• Superior Housing Solutions ($ 7,584): Located in Marquette, Superior Housing Solutions ensures all vulnerable people, including those who are homeless and / or near homeless, to have access to supportive housing that is safe, affordable, accessible and appropriate to promote achievement. of oneself in an inclusive and united community. Grant dollars will be used to purchase six adult bikes and helmets, a cargo trailer, six kayaks and YMCA memberships.
  • Superior Alliance for Independent Living ($ 6,000): SAIL is the only independent living center that serves the 15 counties of the UP Located in Marquette, it serves people with visible or invisible disabilities. SAIL, Disability Network of the UP, runs a program called Single Point for Activities and Recreation (SPAR) that promotes health and wellness through social and recreational programs. This grant provided matching funding for an Action Track Chair to help people with mobility issues.
  • Bay Cliff Health Camp ($ 6,000): Camp Quality Upper Peninsula (UP) ensures that every child who is diagnosed with cancer or a life-threatening blood disease can experience one of the greatest stages of childhood – Summer Camp at Big Bay. Funding will expand this program to include two family camp weekends.
  • Marquette Mountain Ski Patrol ($ 5,000): The Marquette Mountain Ski Patrol (MMSP) is a non-profit organization and part of the National Ski Patrol Organization. Its mission is to ensure the safety of people on the mountain and during other outdoor activities and supported events organized in any season. SHF provided funds to improve communication between MMSP and EMS, fire and rescue services through radios and accessories. This included 4 800 Hz radios with equipment, SHF had previously awarded MMSP a grant for two radios.
  • Trillium House ($ 4,044): Trillium House, a Marquette-based hospice and respite care center, has served more than 125 individuals and families since it opened in 2018. SHF has funded a human floor elevator and a commercial toilet elevator for its facility to ” improve the safety of residents and staff at its facility.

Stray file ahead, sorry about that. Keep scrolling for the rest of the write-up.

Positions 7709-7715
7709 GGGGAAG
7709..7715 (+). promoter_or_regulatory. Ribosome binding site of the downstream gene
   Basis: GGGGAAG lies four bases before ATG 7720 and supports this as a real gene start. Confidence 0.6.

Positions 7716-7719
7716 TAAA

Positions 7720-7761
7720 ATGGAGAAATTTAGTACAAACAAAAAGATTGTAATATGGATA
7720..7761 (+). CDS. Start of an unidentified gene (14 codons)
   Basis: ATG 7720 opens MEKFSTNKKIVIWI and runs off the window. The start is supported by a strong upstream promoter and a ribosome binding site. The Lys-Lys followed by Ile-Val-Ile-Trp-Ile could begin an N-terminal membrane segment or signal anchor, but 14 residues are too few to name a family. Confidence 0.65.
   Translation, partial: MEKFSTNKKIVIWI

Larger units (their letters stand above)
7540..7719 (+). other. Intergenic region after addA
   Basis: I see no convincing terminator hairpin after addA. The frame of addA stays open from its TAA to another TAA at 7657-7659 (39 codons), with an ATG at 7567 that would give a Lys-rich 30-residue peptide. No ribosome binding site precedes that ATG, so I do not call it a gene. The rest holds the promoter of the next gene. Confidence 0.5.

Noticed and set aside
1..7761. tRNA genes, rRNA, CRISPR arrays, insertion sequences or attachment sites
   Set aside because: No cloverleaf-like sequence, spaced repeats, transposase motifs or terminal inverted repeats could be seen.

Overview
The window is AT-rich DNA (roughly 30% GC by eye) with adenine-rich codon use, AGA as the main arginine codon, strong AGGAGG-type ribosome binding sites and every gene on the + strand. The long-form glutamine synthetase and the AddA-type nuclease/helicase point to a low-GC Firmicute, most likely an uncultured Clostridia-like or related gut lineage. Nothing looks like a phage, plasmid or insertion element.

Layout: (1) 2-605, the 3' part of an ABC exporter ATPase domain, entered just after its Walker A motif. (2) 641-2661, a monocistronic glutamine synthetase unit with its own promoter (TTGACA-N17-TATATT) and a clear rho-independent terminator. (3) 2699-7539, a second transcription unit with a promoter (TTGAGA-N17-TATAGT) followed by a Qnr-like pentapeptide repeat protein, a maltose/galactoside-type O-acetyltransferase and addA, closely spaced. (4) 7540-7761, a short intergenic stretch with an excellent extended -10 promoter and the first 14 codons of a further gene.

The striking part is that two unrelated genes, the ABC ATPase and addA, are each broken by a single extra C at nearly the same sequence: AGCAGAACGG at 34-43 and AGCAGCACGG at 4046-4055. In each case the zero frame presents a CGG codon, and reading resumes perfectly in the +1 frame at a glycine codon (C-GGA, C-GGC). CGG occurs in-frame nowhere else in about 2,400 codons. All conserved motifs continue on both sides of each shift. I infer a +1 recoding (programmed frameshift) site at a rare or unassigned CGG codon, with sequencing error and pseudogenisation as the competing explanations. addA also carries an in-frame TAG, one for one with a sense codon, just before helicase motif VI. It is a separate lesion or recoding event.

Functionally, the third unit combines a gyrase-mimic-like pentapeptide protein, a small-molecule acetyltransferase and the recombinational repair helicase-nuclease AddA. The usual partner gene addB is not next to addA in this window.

During the celebration, SHF announced the four winners for its proactive grant aimed at tackling food insecurity:

  • UPCAP ($ 322,388.37): UPCAP ensures the development, coordination and provision of human services in the 15 counties. The primary goal of its Food As Medicine (FAM) program is to address and improve the food security of low-income residents who have or are at risk for developing chronic health conditions. FAM will impact residents with increased access to locally grown fresh produce and improved knowledge / skills through nutrition education. Results will be measured in terms of formalized partnerships, including redemption and healthcare sites, improvement of cold storage capacity of farms, use of product vouchers, indicators of increased access to food, consumption of fresh produce and nutritional knowledge.
  • Partridge Creek Farm ($ 106,427.50): Partridge Creek Farm, headquartered in Ishpeming, will work with Michigan District 10 – UP Lions to assess food insecurity, related health issues and resources; identify “community champions” to create local food insecurity working groups; and develop, disseminate and exchange information and resources in the 15 counties. Grant funding will be used to create an educational video series, identify community champions, conduct needs assessments, create a farm-school program, create training programs, and create an intergenerational agricultural community space.
  • Upper Peninsula Veterans Community Action Team ($ 50,000): The Upper Peninsula Veterans Community Action Team (UP VCAT) is a collaboration of over 200 service providers and veteran volunteers from the Michigan region and state. Since 2014, the organization has sought to create a “no-wrong-road” support network for Veterans and their families. This program will increase access to food by providing grocery gift cards, health program information, and referrals to increase access to food.
  • Feed America West Michigan ($ 31,160): Feeding America West Michigan’s mission is to collect and distribute food, alleviate hunger, and increase food security in West Michigan and the UP. Through its Mobile Food Pantry program, it has been providing nutritious food to food insecure communities since 1998. A Recipe for Success ”will enable food insecure families in six counties to become nutritionally self-sufficient by facilitating nutrition / education programs during food distributions. It will provide a library of recipes and online cooking demonstrations to pantries and their guests, produce 21 live cooking demonstrations, distribute kitchen tools, increase participation in Mobile Food Pantries and improve participants’ understanding of preparing healthy foods.

    The Superior Health Foundation has also provided pilot project and equipment grants to the following organizations: Courage Incorporated, Teaching Family Homes, Eversight, Omega House, Michigan Breastfeeding Network, Camp New Day UP, Lake Superior Life Care & Hospice, Partridge Creek Farm, Ontonagon Village Housing Commission and: Bay Cliff Health Camp.